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October 11, 1930 - Image 4

Resource type:
The Michigan Daily, 1930-10-11

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JRDAY, OCT'Yt31iR:1I19, 303


Published every morning except Monday
during the University year by the Board in
Control of Student Publications.
Member of Western Conference Editorial
The Associated Press is exclusively entitled
to the use for republication of all news dis-
patches credited to it or not otherwise credited
in thie paper and the local news published
Entered at the postoffice at Ann Arbor,
Michigan, as second class matter. Special rate
of postage granted by Third Assistant Post.
master General.
Subscription by carrier, $4.00; by mail,
Offices: Ann Arbor Press Building, May-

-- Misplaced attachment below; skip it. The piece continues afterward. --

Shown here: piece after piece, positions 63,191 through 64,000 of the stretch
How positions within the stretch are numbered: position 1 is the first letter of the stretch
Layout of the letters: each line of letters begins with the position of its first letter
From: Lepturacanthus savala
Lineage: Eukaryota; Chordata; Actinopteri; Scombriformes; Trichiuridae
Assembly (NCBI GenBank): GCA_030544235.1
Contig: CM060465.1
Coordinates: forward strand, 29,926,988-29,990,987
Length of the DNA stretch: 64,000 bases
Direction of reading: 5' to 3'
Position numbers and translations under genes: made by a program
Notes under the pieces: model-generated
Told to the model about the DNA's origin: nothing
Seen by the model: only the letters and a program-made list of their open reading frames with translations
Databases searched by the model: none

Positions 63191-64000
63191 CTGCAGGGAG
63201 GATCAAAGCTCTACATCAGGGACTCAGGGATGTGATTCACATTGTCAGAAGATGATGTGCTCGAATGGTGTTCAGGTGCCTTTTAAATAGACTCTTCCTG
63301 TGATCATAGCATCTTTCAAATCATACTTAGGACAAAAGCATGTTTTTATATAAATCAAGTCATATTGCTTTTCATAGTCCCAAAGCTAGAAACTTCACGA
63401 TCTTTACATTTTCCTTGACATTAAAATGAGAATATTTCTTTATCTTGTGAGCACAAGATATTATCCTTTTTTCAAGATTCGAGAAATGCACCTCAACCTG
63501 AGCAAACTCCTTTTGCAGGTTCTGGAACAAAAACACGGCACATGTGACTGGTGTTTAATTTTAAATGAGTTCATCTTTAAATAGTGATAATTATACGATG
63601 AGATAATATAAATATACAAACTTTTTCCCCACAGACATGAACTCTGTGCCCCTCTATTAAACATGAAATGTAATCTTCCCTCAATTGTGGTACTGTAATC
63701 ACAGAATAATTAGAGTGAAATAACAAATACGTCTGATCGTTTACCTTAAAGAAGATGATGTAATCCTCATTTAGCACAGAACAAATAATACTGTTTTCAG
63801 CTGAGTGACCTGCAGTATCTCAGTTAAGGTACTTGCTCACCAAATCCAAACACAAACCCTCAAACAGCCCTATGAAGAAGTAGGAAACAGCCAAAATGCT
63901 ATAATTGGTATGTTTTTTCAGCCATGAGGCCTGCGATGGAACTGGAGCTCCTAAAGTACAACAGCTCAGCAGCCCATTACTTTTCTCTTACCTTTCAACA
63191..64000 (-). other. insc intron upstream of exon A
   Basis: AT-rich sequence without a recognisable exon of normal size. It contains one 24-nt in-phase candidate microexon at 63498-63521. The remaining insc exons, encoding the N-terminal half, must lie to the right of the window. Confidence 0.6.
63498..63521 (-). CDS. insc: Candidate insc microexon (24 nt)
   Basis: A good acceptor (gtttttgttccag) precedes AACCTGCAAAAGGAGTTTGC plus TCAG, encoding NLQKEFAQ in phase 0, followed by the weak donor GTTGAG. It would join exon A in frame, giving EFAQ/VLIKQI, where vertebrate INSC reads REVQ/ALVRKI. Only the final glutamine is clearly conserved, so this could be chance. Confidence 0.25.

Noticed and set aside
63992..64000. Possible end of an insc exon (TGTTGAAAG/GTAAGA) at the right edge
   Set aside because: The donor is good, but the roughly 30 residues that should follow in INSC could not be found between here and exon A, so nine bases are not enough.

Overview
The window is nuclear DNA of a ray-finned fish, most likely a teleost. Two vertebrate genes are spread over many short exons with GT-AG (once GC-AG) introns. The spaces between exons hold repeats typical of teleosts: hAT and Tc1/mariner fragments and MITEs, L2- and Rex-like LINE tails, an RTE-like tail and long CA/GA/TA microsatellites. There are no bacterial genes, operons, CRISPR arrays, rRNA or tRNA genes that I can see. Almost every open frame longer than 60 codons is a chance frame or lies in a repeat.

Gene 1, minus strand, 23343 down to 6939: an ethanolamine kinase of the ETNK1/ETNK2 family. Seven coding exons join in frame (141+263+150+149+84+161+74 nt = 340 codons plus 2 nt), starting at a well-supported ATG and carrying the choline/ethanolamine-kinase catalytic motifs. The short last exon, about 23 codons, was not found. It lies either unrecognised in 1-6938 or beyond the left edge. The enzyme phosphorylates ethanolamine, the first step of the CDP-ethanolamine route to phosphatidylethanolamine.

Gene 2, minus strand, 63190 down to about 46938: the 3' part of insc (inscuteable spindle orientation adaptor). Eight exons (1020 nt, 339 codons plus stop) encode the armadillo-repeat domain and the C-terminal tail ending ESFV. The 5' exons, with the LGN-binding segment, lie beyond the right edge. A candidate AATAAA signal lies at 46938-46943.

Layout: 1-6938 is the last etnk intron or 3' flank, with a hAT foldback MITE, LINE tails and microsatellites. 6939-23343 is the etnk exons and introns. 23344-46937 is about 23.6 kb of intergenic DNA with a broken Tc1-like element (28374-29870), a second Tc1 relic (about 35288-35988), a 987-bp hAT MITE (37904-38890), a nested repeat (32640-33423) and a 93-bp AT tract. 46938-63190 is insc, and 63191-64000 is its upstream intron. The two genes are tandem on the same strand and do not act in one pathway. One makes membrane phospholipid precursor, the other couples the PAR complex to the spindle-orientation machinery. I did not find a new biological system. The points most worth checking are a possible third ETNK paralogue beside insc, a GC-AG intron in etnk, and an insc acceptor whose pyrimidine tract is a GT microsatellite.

nard Street.
Phones:tEditorial, 4925; Business, 21214.
Telephone 4925
Chairman Editorial Board
City Editor
Frank E. Cooper
News Editor. ..........Gurney Williams
Editorial Director........... Walter W. Wilds
Sports Editor..............Joseph A. Russell
Women's Editor...........Mary L. Behymer
Music and Drama........ William J. Gorman
Assistant News Editor......Charles R. Sprowi
Telegraph Editor ..... George A. Stauter
S. Beach Conger John D. Reindel
Carl S. Forsythe Richard L. Tobin
David M. Nichol Harold O. Warren
Sports Assistants
Sheldon C. Fullerton J. Cullen Kennedy.
Robert Townsend
Walter S. Baer, Jr. Wilbur J. Myers
Irving J. Blumberg Robert L. Pierce
Donald O. Boudeman Sher M. Quraishi
George T. Callison C. Richard Racine
T'homas M. Cooley Jerry E. Rosenthai